Fry the bacon in a large sauté pan until just brown and crispy.  Remove with a slotted spoon and pour off the excess grease from the pan.  Coarsely chop the onions and celery and sauté in the pan with the butter until soft and translucent.  Add the poultry season and stir for a minute or two.  Return the bacon to the pan along with the cubed bread.  Moisten with the turkey or chicken broth and stir well to combine.  Add salt and pepper to taste.  Allow to cool slightly while the bread absorbs the broth.  Butter the muffin tin.  Use an ice cream scoop or just form portions of the stuffing into 3 inch balls and place portions in each muffin cup.  Bake at 400 degrees until the tops and sides are light brown.  Can be made ahead and warmed just before serving.

Wild Meats

Wild Meats

Just to give you an idea of one of the amazing offerings – they have an entires section of a fresh meat case devoted to fresh game – elk, venison, marinated duck breasts ready for the grill, rabbits, buffalo, etc.  Who knows if there will be enough demand for these kinds of exotic provisions but hats off to Market district for making it available.

QED Cooks Alumni are everywhere and I spotted our cooking fire fighter, Kevin Jackson, of Chicken and dumpling fame behind the meatKevin Jacksoncounter.  He was sampling chicken sausages filled with broccoli and cheddar.  So, if you see Kevin’s smiling face at your local Market District store, be sure to say hello.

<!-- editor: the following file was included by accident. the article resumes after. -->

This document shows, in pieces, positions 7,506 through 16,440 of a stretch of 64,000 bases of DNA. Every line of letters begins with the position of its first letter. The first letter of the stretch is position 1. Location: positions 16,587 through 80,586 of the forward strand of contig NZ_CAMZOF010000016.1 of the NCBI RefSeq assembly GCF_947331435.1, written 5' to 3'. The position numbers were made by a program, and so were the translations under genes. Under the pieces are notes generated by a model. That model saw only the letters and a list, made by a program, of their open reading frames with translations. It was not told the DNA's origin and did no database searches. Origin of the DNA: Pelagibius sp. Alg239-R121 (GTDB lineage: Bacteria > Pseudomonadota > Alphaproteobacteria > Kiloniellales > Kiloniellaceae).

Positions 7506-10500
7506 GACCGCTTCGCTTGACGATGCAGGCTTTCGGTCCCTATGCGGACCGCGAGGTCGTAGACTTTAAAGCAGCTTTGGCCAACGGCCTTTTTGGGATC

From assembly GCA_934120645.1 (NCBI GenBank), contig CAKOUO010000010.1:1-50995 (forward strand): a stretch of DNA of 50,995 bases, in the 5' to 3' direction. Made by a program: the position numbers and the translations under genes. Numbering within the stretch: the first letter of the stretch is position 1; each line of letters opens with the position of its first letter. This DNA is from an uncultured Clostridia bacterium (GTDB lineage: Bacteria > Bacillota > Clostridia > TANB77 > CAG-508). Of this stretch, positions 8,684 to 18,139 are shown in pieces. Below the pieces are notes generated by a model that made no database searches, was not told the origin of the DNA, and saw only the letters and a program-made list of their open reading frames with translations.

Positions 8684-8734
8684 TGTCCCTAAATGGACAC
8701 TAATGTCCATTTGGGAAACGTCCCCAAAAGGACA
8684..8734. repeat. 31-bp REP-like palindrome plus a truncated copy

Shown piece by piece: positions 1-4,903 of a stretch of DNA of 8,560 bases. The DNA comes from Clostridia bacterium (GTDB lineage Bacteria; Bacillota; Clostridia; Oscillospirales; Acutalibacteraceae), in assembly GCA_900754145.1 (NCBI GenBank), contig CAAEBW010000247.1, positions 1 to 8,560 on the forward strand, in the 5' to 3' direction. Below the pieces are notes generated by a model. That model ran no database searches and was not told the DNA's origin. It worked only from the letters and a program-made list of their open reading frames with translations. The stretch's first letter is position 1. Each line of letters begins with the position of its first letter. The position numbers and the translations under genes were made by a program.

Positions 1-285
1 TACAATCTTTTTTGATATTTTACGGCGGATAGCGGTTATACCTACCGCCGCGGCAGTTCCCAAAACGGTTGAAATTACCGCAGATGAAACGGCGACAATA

SOUTH FAYETTE CHILI COOKOFF

It was a perfect day for chili this year at the South Fayette Chili cookoff.  I needed something spicy to keep me warm!  The sun only broke through the clouds for a few minutes the whole day and the large and enthusiastic crown of chili lovers shivered from one booth to the next.  There were over 20 different kinds of chili represented in restaurant, business, non-profit and individual categories.  Part of the fun is how the chili and cooking teams are named.  Rick Hanzlik and the the Amigos served up “Blazing Saddles” and “Chicken Dance” chili.  the folks from Bethany Presbyterian also had two entries – “Fire” and “Brimstone.”  Very funny.  There was everything from chicken and vegetarian, pork and beef to elk!  But with all that, there were only one or two that had the pepper power to raise a sweat.  I guess they were producing for the masses.  It was all for the good cause of the Bridgeville Rotary and the work they do in the community.  This is one of those home grown, community events, that make living in Pittsburgh so wonderful.  It’s a piece of Americana that I am happy to support whenever I can.  Here are some pictures I took of the various chili teams.  Cactus StingThree Amigos TeamLaBella Bean was All Fired UpChili KnightsSteve Lash was cookin' with JackBean Team